The First and Great Commandment, Jesus tells us, is to ``love the Lord your God with all your heart, soul, mind, and strength.'' What does it mean to love God? Should we get the warm fuzzies every time we think of God, the way we do when we think of loving a girl friend or Prince Charming? Hardly.
``Love'' in the Bible, both when God loves humans, and when we humans are told to love God, is not about feelings and emotions at all. It's about self-sacrifice. It's not a Feeler relational thing, the way the modern English word ``love'' is, it's a Thinker goal-oriented thing.
Did God get a warm fuzzy feeling thinking about us ``while we were yet sinners''? No way! Was His reaction to us relational? Not at all! God expressed His divine love for us by rejecting His only ``beloved'' (that one is warm fuzzy, if anything is) son, by having his son killed for us. In other words, this love is the very opposite of what we think of the relational stuff we call love.
And that self-sacrificing, relationship-rejecting love is what God commands us in the First Great Commandment.
``If any person would be my disciple,'' Jesus said, ``let them deny themselves...'' If you love father or mother or wife or children more than God, you cannot be Christian. That's ugly. It's not Feeler. But it's in the Bible. Jesus himself said it. That's the kind of love God demands of every one of us, Christian or not. Don't make excuses. Don't try to explain it away. That's a modern Feeler thing. This is a Thinker command. It's very hard.
Do you want to understand what the First Great Commandment really means? Read the explanation in the book of Job. Job was a rich man, blessed by God with a big family and vast holdings and many servants. Everything he did was pleasing to God. God said so, don't try to deny it.
Satan happened to be among those at some party God gave, and God accosted him. ``What have you been up to?'' God asked him. The words in your Bible are a little stilted. I think if he were saying it in English, it would look like this.
``Oh, nothing,'' he replied. ``Just out and around. Nowhere in particular.''
``Have you checked out my servant Job, who gets everything right?''
``Small wonder,'' Satan retorted. ``Look at all the goodies you pile on him. Take it away, and he'll curse you to your face.''
``It's a bet!'' said God. ``Only don't mess with his person.''
In one day, Job lost everything, all his wealth, all ten children dead in the same day, all the servants -- except for four bedraggled messengers who separately came to report the losses. Even his wife turned on him.
And just as Satan predicted, Job cursed God --
Not in my Bible.
``The LORD gave, and the LORD has taken away. Praise God.''
Job loved God even when he did not get the benefits. That's the First and Great Commandment.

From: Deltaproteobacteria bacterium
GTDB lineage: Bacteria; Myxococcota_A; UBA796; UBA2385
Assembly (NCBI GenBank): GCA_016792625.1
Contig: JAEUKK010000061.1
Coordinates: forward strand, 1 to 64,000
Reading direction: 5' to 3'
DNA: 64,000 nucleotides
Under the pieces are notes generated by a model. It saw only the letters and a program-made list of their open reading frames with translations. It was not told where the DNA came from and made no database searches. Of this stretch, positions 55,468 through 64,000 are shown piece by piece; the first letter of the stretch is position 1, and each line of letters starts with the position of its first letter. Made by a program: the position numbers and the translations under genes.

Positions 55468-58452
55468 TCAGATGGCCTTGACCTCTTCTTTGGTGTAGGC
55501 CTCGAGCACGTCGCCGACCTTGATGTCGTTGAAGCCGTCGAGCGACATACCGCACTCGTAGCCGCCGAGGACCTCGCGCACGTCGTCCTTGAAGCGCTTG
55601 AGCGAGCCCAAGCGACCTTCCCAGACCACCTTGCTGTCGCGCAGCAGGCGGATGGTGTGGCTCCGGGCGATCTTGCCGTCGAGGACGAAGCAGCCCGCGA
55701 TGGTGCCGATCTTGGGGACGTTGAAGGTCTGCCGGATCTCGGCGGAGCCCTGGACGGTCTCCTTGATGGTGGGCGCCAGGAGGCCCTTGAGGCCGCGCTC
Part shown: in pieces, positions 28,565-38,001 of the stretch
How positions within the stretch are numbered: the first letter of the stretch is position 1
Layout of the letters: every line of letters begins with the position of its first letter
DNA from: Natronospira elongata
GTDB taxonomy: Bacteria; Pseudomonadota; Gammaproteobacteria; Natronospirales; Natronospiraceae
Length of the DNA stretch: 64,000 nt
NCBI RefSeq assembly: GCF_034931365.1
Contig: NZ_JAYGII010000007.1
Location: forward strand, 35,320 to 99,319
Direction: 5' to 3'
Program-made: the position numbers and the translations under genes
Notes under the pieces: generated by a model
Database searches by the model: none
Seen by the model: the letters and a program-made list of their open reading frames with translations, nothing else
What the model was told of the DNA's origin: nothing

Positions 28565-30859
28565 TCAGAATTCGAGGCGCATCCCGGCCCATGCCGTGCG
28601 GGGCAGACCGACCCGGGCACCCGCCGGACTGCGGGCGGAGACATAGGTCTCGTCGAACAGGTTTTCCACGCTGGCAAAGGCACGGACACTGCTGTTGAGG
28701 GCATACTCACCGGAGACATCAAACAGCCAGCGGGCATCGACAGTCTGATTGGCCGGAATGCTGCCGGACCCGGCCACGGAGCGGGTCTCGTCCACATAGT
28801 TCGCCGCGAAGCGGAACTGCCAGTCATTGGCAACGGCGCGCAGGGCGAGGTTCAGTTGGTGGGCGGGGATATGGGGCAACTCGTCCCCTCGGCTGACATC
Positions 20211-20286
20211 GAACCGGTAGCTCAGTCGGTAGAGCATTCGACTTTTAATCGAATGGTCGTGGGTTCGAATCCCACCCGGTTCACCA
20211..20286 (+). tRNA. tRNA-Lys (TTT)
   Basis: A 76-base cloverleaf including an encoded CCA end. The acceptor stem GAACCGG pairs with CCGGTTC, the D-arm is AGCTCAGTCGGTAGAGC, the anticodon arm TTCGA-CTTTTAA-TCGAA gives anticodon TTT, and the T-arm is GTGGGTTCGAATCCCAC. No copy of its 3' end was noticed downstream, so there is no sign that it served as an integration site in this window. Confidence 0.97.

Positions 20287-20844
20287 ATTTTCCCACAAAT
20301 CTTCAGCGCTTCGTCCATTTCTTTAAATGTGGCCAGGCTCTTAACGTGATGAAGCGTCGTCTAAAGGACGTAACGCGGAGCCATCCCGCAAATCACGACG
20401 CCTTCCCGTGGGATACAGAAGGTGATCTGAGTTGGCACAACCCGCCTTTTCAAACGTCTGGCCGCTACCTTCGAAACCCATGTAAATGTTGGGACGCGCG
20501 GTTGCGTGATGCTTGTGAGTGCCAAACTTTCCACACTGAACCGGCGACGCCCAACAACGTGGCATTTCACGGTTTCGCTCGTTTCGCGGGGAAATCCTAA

The next time he was in the area, God hit up on Satan again. ``What have you been up to?''
``Oh, nothing,'' Satan replied. ``Just out and around. Nowhere in particular.''
``Have you checked out my servant Job, who gets everything right -- even though you took everything away?''
``Skin for skin,'' Satan replied. Don't you just love his turn of the phrase? ``Touch his body, and you'll see!'' You know the story. It was horrible.
Job never cracked.
He did start to wonder if God was paying attention. Haven't you felt that way? The heavens are brass, and my prayers are not getting through. God answered that one objection, and He stomped all over it. ``Where were you when I laid the foundations of the earth?'' On and on for four chapters, God knows stuff we can't even imagine. What makes you think God isn't paying attention? God knows how many hairs are on your head -- right this minute, after three came off in your hand, and before you combed another five out. He also knows about the seven tiny hairs just starting to poke out from the skin this morning, and the 86 split ends in back. No, God knew very well what was happening to Job.
But Job did not curse God. Job was more righteous than those ``friends'' who didn't understand. God told them to ask Job to pray for them, because God would listen to Job's prayers, and not to their own.
You see, Job loved God with all his heart, soul, mind, and strength, as the Command requires. Pretty close, anyway. Much better than most people. That was the whole point of the bet, and God won the bet.
This is the kind of love God shows us, that even when we were unlovable,
God sacrificed himself on our behalf. And this is the kind of love God
commands from us, that even when Bad Things Happen, we still owe Him all
our worship and homage, because He is God and we are not god. It's not
a warm fuzzy feeling -- the warm fuzzies might happen, and you might get
goose bumps all over thinking awesome thoughts about God, but that's not
love -- true love, Jesus tells us, is obeying God's commandments. Yes,
that's a Thinker thing. Feelers want to be told how much you love them.
Thinkers -- including God -- want to see it in your actions.
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Rev. 2012 July 3